[ACCEPTED]-When is null or undefined used in JavaScript?-undefined

Accepted answer
Score: 124

I find that some of these answers are vague 21 and complicated, I find the best way to 20 figure out these things for sure is to just 19 open up the console and test it yourself.

var x;

x == null            // true
x == undefined       // true
x === null           // false
x === undefined      // true

var y = null;

y == null            // true
y == undefined       // true
y === null           // true
y === undefined      // false

typeof x             // 'undefined'
typeof y             // 'object'

var z = {abc: null};

z.abc == null        // true
z.abc == undefined   // true
z.abc === null       // true
z.abc === undefined  // false

z.xyz == null        // true
z.xyz == undefined   // true
z.xyz === null       // false
z.xyz === undefined  // true

null = 1;            // throws error: invalid left hand assignment
undefined = 1;       // works fine: this can cause some problems

So 18 this is definitely one of the more subtle 17 nuances of JavaScript. As you can see, you 16 can override the value of undefined, making it somewhat 15 unreliable compared to null. Using the == operator, you 14 can reliably use null and undefined interchangeably as 13 far as I can tell. However, because of the 12 advantage that null cannot be redefined, I might 11 would use it when using ==.

For example, variable != null will 10 ALWAYS return false if variable is equal to either 9 null or undefined, whereas variable != undefined will return false if variable is 8 equal to either null or undefined UNLESS undefined is reassigned 7 beforehand.

You can reliably use the === operator 6 to differentiate between undefined and null, if you need 5 to make sure that a value is actually undefined (rather 4 than null).

According to the ECMAScript 5 spec:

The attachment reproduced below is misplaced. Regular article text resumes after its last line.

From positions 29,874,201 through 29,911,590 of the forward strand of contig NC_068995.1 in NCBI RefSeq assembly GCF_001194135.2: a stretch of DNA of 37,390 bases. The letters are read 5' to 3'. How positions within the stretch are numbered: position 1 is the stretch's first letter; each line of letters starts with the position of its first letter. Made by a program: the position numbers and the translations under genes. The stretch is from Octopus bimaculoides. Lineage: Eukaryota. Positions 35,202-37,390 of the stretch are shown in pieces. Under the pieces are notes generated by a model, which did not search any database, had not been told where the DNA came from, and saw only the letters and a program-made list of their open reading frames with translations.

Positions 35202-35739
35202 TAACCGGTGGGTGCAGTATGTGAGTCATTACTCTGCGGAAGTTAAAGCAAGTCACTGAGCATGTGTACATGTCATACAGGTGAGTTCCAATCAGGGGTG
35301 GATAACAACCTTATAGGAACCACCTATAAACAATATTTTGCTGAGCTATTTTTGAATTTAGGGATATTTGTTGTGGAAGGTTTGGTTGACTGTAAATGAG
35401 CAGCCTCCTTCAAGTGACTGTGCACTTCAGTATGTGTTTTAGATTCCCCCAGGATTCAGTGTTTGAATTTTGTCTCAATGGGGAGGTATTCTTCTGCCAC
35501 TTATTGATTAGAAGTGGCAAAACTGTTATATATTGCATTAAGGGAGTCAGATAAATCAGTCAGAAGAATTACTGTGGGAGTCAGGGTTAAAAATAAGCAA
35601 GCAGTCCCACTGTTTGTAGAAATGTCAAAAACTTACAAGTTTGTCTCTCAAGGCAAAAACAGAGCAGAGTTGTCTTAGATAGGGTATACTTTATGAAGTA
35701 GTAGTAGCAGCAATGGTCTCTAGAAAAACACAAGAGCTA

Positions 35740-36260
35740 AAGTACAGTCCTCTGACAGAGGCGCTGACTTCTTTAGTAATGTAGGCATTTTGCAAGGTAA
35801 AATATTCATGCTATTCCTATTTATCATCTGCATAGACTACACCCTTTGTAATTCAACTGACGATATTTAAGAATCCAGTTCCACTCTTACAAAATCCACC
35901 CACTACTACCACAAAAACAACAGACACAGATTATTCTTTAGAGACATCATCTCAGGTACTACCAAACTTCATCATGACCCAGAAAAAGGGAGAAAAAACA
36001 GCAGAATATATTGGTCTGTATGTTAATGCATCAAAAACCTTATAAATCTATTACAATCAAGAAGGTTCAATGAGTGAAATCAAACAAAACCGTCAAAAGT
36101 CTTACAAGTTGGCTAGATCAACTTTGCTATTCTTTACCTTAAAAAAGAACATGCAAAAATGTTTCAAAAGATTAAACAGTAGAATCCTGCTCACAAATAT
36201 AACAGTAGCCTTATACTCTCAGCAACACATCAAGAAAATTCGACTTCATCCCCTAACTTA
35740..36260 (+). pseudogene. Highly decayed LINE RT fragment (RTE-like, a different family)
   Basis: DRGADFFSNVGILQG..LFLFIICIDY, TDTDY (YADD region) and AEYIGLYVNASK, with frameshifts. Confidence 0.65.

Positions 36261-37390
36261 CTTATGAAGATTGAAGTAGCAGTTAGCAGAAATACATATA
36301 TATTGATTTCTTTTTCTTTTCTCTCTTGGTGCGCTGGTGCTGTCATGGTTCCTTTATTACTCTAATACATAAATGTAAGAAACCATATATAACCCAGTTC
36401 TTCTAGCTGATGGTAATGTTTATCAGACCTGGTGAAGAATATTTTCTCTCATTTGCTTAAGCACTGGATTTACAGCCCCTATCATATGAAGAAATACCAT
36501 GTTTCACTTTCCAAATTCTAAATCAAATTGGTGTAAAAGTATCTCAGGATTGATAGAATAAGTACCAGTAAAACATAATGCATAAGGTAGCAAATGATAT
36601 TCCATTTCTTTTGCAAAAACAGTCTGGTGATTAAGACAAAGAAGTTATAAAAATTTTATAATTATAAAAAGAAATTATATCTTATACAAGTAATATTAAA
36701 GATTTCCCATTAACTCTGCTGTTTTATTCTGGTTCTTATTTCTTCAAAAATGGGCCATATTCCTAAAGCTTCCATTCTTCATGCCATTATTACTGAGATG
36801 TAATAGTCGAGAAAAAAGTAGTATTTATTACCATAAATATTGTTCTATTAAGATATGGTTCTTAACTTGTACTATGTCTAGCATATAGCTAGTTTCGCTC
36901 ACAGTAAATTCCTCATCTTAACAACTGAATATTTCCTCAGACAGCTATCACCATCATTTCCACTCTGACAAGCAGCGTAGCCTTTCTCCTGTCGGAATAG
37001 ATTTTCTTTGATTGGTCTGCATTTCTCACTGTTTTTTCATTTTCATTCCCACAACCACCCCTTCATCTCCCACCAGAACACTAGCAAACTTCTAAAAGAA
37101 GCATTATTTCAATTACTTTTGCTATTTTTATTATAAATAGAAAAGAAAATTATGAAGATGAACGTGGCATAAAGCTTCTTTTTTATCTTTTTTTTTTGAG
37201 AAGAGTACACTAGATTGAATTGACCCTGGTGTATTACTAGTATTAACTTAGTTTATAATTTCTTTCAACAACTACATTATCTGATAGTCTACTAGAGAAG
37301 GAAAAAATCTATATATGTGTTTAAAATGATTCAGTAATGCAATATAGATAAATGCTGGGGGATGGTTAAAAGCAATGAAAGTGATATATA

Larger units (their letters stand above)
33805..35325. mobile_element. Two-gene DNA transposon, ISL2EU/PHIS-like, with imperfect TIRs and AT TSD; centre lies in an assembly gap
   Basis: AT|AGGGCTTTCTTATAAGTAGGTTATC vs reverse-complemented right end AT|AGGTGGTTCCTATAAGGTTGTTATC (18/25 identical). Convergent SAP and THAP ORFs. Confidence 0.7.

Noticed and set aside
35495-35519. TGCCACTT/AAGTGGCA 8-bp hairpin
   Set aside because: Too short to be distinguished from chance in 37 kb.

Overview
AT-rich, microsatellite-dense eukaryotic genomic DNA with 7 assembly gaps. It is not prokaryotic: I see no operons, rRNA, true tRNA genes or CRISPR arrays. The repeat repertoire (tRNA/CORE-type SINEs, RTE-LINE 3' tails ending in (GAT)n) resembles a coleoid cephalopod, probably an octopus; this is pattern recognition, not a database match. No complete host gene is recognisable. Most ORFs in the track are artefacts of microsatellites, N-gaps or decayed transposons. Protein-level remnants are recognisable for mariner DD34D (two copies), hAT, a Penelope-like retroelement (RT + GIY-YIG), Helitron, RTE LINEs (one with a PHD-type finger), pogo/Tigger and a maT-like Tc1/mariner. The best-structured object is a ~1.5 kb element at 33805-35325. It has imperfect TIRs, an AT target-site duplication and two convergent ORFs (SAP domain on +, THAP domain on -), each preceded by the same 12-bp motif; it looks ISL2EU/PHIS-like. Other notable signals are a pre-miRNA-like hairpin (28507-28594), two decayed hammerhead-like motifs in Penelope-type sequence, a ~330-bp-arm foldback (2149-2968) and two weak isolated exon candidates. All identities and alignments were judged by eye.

• Both Null and Undefined are two of the six built in types.

4.3.9 undefined value

primitive value used when a variable 3 has not been assigned a value

4.3.11 null value

primitive value 2 that represents the intentional absence 1 of any object value

Score: 81

The DOM methods getElementById(), nextSibling(), childNodes[n], parentNode() and so on return 8 null (defined but having no value) when the 7 call does not return a node object.

The 6 property is defined, but the object it refers to 5 does not exist.

This is one of the few times 4 you may not want to test for equality-

if(x!==undefined) will 3 be true for a null value

but if(x!= undefined) will be true 2 (only) for values that are not either undefined or 1 null.

Score: 50

You get undefined for the various scenarios:

You 13 declare a variable with var but never set 12 it.

var foo; 
alert(foo); //undefined.

You attempt to access a property on an 11 object you've never set.

var foo = {};
alert(foo.bar); //undefined

You attempt to access 10 an argument that was never provided.

function myFunction (foo) {
  alert(foo); //undefined.

As cwolves 9 pointed out in a comment on another answer, functions 8 that don't return a value.

function myFunction () {

A null usually 7 has to be intentionally set on a variable 6 or property (see comments for a case in 5 which it can appear without having been 4 set). In addition a null is of type object and 3 undefined is of type undefined.

I should also note 2 that null is valid in JSON but undefined 1 is not:

JSON.parse(undefined); //syntax error
JSON.parse(null); //null
Score: 9

I might be missing something, but afaik, you get undefined only

Update: Ok, I missed a lot, trying to complete:

You 16 get undefined...

... when you try to access properties 15 of an object that don't exist:

var a = {}
a.foo // undefined

... when you 14 have declared a variable but not initialized 13 it:

var a;
// a is undefined

... when you access a parameter for which 12 no value was passed:

function foo (a, b) {
    // something

foo(42); // b inside foo is undefined

... when a function 11 does not return a value:

function foo() {};
var a = foo(); // a is undefined

It might be that 10 some built-in functions return null on some 9 error, but if so, then it is documented. null is 8 a concrete value in JavaScript, undefined is not.

Normally 7 you don't need to distinguish between those. Depending 6 on the possible values of a variable, it 5 is sufficient to use if(variable) to test whether a 4 value is set or not (both, null and undefined evaluate 3 to false).

Also different browsers seem to be 2 returning these differently.

Please give 1 a concrete example.

Score: 3

Regarding this topic the specification (ecma-262) is 7 quite clear

I found it really useful and 6 straightforward, so that I share it: - Here 5 you will find Equality algorithm - Here you will find Strict equality algorithm

I bumped 4 into it reading "Abstract equality, strict 3 equality, and same value" from mozilla 2 developer site, section sameness.

I hope 1 you find it useful.

Score: 0

A property, when it has no definition, is 5 undefined. null is an object. It's type 4 is null. undefined is not an object, its 3 type is undefined.

This is a good article 2 explaining the difference and also giving 1 some examples.

null vs undefined

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